Kostner's bronze touches hearts of skating fansPodium finish in Sochi represents a dream realized for soft-spoken Italian
You could say that the medals won by each of the three ladies who stood on the podium Thursday night at the Iceberg Skating Palace were for three different -- and three very distinct -- recipients.
For Adelina Sotnikova, her gold medal was for Mother Russia, which concluded these Games with a dominating showing, with champions in three of the five figure skating events and five medals overall.
For Yu-Na Kim, her silver was for herself. It may not have been the color of medal she was hoping for, but all along she maintained she was doing this for her and her alone. It'll look just fine next to the gold she already owns.
And for Carolina Kostner, her bronze was for the devoted followers of the sport, those who have tracked her career -- one that's been filled with more highs and lows than a long-term weather forecast -- for more than a decade and for whom she epitomizes what it means to be a true artist on the ice.
You never know what you're going to get with Kostner. Equal parts brilliant and maddening, her calling cards have always been her speed and elegance, but when it came to other parts of her skating -- namely, her jumps -- it was anybody's guess which Kostner was going to show up.
"I know what it is like going through hard times, and I always wanted [to have] a good competition," Kostner said. "It's been hard work, and I have had many ups and downs."
She had a less-than-stellar showing at her first Olympics, finishing ninth in her home country of Italy in 2006, but her debacle four years later in Vancouver -- where she came in a dreadful 16th, including an almost inconceivable 19th in the free skate -- was when she hit rock bottom.
"After Vancouver, I thought I had reached my limit. I told myself, you need to accept this is your limit," Kostner said. "I went home, I went to school, and then I started missing figure skating. I told myself, I want to go back on the ice and skate for the passion and the pleasure. That helped me not see it so seriously."
With this new mindset, Kostner underwent a career revival. She won two more European titles, bringing her career total to five, and medaled at every world championships from 2011-13, capturing her first and only world title in 2012. Despite that, she was flying under the radar when she came to Sochi, with most of the attention focused on Kim, Russian phenom Julia Lipnitskaia and Japan's Mao Asada.
She celebrated her 27th birthday the day after the Opening Ceremony, and on that same day skated an exquisite short program for Italy in the team event, helping her country qualify for the free skate portion.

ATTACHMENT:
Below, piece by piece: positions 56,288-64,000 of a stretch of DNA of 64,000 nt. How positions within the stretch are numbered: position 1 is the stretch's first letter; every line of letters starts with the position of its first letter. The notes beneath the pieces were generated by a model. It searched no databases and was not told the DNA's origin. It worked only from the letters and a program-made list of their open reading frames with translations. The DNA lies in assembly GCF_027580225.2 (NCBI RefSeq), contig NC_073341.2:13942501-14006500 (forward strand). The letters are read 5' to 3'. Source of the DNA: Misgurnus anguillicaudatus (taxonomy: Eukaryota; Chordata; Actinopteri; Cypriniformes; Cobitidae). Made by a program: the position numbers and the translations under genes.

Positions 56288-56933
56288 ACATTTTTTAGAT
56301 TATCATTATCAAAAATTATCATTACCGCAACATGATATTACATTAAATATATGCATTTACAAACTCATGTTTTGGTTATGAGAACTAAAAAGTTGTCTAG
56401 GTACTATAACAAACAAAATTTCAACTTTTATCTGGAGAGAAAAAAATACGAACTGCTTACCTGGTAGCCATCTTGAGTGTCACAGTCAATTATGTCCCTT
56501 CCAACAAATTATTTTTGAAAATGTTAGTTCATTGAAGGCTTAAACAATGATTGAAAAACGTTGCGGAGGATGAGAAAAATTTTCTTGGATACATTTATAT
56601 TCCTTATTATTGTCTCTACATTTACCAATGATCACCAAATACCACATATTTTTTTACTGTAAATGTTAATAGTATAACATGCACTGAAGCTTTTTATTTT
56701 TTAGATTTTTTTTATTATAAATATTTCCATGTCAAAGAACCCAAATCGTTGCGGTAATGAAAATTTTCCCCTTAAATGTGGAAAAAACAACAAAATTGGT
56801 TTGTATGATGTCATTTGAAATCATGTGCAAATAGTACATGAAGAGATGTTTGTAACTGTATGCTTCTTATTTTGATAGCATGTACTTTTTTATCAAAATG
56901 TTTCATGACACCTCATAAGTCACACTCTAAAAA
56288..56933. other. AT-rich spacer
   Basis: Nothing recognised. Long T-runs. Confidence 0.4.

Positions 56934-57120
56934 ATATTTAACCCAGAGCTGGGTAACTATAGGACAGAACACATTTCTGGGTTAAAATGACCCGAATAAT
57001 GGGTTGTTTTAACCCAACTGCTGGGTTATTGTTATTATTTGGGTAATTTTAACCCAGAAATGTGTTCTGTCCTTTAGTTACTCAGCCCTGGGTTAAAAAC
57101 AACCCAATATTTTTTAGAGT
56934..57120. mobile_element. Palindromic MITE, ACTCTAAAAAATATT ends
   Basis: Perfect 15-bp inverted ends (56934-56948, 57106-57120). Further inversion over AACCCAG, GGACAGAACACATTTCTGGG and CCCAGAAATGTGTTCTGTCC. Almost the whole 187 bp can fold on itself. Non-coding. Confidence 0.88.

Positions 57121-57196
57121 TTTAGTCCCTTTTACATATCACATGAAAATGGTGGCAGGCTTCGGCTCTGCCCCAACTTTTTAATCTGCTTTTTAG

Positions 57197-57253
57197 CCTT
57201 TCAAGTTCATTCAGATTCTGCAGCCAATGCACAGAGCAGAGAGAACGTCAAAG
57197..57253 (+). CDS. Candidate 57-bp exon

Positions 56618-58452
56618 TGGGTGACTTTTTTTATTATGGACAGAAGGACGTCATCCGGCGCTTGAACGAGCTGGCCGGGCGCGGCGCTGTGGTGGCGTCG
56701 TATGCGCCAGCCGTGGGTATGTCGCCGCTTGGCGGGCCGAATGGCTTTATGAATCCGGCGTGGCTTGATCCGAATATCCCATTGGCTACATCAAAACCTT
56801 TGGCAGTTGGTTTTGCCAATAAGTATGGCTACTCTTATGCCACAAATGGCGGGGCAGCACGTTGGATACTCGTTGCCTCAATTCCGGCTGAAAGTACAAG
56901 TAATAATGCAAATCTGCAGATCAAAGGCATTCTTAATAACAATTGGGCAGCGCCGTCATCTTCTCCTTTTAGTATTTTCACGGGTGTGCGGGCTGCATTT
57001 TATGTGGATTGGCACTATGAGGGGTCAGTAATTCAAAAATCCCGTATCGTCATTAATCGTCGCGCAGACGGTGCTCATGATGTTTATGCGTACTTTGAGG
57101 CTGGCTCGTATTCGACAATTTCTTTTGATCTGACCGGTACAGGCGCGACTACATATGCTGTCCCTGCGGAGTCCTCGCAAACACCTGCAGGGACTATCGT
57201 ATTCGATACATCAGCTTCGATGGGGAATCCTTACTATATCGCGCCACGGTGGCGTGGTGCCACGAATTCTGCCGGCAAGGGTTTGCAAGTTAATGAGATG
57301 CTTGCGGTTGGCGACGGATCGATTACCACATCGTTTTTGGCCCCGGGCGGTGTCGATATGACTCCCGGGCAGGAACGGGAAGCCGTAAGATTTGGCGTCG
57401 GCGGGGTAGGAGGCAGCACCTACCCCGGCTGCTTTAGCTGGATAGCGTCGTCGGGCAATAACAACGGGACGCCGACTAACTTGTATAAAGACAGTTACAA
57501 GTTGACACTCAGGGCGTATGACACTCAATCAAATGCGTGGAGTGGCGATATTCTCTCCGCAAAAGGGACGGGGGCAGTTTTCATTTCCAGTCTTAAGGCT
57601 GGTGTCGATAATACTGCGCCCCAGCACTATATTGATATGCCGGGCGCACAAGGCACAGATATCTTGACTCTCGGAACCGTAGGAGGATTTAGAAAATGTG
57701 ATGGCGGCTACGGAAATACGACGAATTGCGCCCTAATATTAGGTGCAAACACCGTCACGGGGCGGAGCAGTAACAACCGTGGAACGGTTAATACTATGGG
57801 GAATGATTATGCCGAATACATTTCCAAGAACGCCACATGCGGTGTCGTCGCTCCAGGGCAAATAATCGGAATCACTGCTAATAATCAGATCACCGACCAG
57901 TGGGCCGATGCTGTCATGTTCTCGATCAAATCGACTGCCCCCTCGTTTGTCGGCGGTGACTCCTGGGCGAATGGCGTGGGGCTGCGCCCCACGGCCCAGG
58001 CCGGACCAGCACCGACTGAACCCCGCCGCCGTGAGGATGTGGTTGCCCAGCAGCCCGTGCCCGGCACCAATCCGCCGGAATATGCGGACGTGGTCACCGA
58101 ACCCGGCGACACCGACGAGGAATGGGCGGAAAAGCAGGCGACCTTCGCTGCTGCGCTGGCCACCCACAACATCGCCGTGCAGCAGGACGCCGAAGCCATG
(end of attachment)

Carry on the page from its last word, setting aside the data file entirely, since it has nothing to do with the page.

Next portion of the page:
Then came the ladies short program, in which she skated even better than in the team event, and after which she found herself in a virtual dead heat with Kim and Sotnikova.
That brought her to the free skate, which, for Kostner this season, has special meaning. The demure Italian, on the suggestion of choreographer Lori Nichol, picked "Bolero" as her music. Though not an original choice by any stretch, Kostner does have a personal connection to the piece, as chronicled here on icenetwork.
"As Lori first proposed it, I said, no way, how can I live up to that standard?" Kostner said. "I listened to it over and over, and I thought, this is part of my personality, that the music would help me to live it. I said, I just have to have the courage to go on with it."
Although Kostner did not have the most technically challenging free skate of the night -- she was the only skater in the last group without a planned triple-triple -- what she lacked in content, she made up for in style and an overall cleanliness in her skating. (The only element for which she received a negative grade of execution was her triple loop, and even that was just -0.1.)
Kostner is one of those rare skaters who actually interprets the music she's skating to, who's able to draw the audience in and take it along with her, to a destination. That was no more apparent than on this night, when she more than did justice to the strains Jayne Torvill and Christopher Dean so famously used to capture their Olympic gold medal in Sarajevo, 30 years and one week ago to the day.
"I have nothing left. I am exhausted," Kostner said. "On the ice, it was just amazing. ... It was a dream to skate a dream competition, and it happened to be at the Olympic Games."
Kostner was seemingly preedestined to choose this line of work. Her cousin is Isolde Kostner, a three-time Olympic medalist in alpine skiing, and her father, Erwin, a hockey player who participated in the 1984 Winter Games. She also has a grandfather on her mother's side who was the director of an art academy in Italy, and she has many uncles who are artists as well.
"I think, instinctively, I chose, as a kid, the sport where I can live both strengths I have got in my genes," she said.
Her DNA has only carried her so far. The rest she has done on her own, and with the help of her longtime coach, Michael Huth, and, now, Nichol.
"It's been years of work, just learning to believe in myself, that this is my life path," Kostner said. "I go along with it, with all my heart, by myself. It has been my longtime goal."
A goal she achieved Thursday night, when she performed the best free skate of her life and won the Olympic bronze medal.
Kostner said, "This medal for me is absolutely worth gold. I will cherish it in my heart. I feel so grateful for that, that the patience and the sacrifices and the hard work and the faith has paid [off] in the end."